In the Middle East, the Islamic terrorist Abdul (Behrouz Vossoughi) is horrified that the Israeli Government have imprisoned so many of his brethren and seeks to make amends. To do so, he bands together with a collection of his fellow terrorists, and hops aboard a flight to the United States of America (on which he can call the stewardess an infidel for trying to help him with his seatbelt), where he can set his plan in motion. It's a modest idea, a simple kidnapping, but the target is anything but modest, none other than Margaret (Lysa Heslov), the daughter of the President himself, who they corner in a Beverly Hills boutique. Who will help her?
Stallone, that's who, but not THAT Stallone, the other one. In the nineteen-eighties, Sylvester Stallone sought superstar status with a series of macho action blockbusters, but just as Liberace had his brother George, so did Sly. Well, he had his brother Frank, but it was largely the same arrangement as, tired of trying to get his music career off the ground (and also off the back of his brother's movies), he had a go at this acting lark too. He went on to become one of the highest paid and respected action leading men of his generation - ah, no, not really, he became a punchline for TV comedy and internet wags alike, and with efforts like this, little wonder.
Cheap doesn't begin to cover Terror in Beverly Hills, an all-expenses spared endeavour that demonstrated how not every Israeli family-produced American action movie could be put down to Menahem Golan and Yoram Globus at Cannon in this era - this was from the Bibiyans, a couple of brothers who did their best to muscle in on the muscle movie market and singularly failed to set the box office alight, though video renters of the time might have recognised their names. Desperate video renters who were left with very little choice just before the store's closing time, that was. Here, as with Cannon, their favoured bad guys were the Arabs, and that was not the only cliché.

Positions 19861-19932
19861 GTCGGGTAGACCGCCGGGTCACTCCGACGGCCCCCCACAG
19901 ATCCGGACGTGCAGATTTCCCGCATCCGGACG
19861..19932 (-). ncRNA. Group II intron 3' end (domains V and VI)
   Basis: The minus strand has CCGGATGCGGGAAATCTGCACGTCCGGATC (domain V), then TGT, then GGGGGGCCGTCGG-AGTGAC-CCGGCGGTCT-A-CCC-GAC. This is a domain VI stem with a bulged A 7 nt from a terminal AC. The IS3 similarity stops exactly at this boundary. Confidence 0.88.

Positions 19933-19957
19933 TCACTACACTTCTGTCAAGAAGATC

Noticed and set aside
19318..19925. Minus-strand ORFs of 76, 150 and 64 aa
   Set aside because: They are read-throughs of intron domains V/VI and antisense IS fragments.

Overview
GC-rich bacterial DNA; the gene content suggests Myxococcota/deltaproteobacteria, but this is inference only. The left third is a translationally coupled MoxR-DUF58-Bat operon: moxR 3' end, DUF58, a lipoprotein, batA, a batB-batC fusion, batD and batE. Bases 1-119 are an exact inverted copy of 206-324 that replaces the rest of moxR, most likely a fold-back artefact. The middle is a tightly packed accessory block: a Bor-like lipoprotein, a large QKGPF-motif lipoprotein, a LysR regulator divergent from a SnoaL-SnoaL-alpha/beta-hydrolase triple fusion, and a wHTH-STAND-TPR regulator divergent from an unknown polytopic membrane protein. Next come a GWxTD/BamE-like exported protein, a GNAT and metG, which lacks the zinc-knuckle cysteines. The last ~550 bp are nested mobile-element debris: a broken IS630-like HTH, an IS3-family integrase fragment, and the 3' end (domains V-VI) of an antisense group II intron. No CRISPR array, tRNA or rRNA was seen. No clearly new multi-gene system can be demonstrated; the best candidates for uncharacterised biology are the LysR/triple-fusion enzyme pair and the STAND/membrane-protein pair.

Stallone essayed an ex-marine who has retired to spend time with his family, but wouldn't you know it, he is dragged back into the melee at the request of the President, played by action staple William Smith, yet his voice was dubbed, presumably either because he couldn't be arsed getting involved with post-production, or because it was decided his actual, hard as nails speaking voice was so overwhelming that audiences would be expecting Smith to take matters in hand and rescue Margaret himself. As it was, he spent the whole movie behind a desk with a Presidential seal on the wall immediately behind him as he phoned the unheard and unseen Israeli President - convincing didn't begin to cover it. The same could apply to the rest of the project, as corner-cutting was evident in every frame.
For this and other reasons, Terror in Beverly Hills has picked up a small cult following of the "so bad it's good" brigade, but although there were laughs to be garnered here from the insane amounts of thrift on display (including one woman typing important information into her computer without moving her fingers one millimetre), it was more boring than fun. Fortunately, one actor was here to save the day: no, not Frank, it was Cameron Mitchell as the Police Chief, who obviously didn't give two hoots about any of this as long as he was paid, and peppered his lines with gratuitous swearing that sounded less like hardboiled dialogue and closer to a cry for help. His exchanges with the single (!) camera crew who showed up to cover the hostage situation were a masterclass in not being remotely bothered if anyone would see this shite. As for Stallone, playing one Hack Stone (?!), he was offscreen for most of this till the final twenty minutes or so whereupon he did what you'd expect; gotta love the heroic SWAT team who unleashed a hail of bullets at the crumpled body of a man who has just leapt from a high window. Plinky plonky synths by Alan DerMarderosian.